When I was a kid, I had a dream that many others from my generation probably had when they were growing up, as well: That one day, one of our teachers would be out sick, and we would end up with a substitute teacher for the day…only to find out that it was Jack Black, and he was here to start a rock band with us. 

The reason I had this dream should be quite obvious to anyone who has good taste in movies. In 2003, the film School of Rock was released to both critical acclaim and commercial success. Today, in the minds of many people, it is considered to be a modern classic and one of the best comedies of the 21st century so far. So this should be a no-brainer, when it comes to understanding why it has been adapted into a Broadway musical that is scheduled to premiere later this year.

Alex Brightman (center) and the cast of "School of Rock — The Musical." Photo: Timmy Blupe

Alex Brightman (center) and the cast of "School of Rock — The Musical." Photo: Timmy Blupe

But the question remains: Will it be any good? Personally, I think there’s plenty of reason to be optimistic that the answer is “yes”.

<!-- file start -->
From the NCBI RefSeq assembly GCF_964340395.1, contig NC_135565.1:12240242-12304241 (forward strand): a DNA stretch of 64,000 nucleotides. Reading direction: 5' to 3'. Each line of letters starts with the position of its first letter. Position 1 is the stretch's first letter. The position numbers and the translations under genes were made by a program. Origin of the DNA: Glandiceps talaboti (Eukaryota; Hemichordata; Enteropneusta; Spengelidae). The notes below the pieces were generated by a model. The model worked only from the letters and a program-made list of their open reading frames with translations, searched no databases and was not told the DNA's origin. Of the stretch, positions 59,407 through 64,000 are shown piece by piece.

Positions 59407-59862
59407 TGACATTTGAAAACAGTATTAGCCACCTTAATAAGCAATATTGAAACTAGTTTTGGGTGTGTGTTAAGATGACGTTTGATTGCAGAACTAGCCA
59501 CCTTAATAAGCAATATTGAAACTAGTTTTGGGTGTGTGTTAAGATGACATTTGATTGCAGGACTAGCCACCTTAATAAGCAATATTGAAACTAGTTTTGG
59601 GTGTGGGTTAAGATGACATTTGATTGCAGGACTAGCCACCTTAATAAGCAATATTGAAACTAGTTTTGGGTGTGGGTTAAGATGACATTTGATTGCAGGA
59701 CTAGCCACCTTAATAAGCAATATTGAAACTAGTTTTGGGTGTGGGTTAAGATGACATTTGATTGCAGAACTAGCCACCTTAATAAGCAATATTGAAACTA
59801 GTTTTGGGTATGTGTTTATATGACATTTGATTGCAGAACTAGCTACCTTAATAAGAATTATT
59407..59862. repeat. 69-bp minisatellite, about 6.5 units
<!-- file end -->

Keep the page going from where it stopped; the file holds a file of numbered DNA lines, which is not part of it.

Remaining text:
Could there possibly be a better comedy over the past 15 years to adapt into a musical than this movie? When looking back at this movie and just how much fun it is, it’s almost as if it had been begging to be made into a Broadway musical. Since it takes place in a prep school classroom, it already has a ton of characters that could make for a great ensemble in a theatrical show. Plus, much of the humor and dialogue of the original film is perfect for a Broadway musical that would be entertaining for the whole family. If you ask me, nothing will ever replace the cast of the original movie. But I still think that, if the right actors are cast in this show, they can still turn in a highly entertaining performance that delivers that same kind of humor, and is as worthy of a tribute to the 2003 film as anyone can possibly get.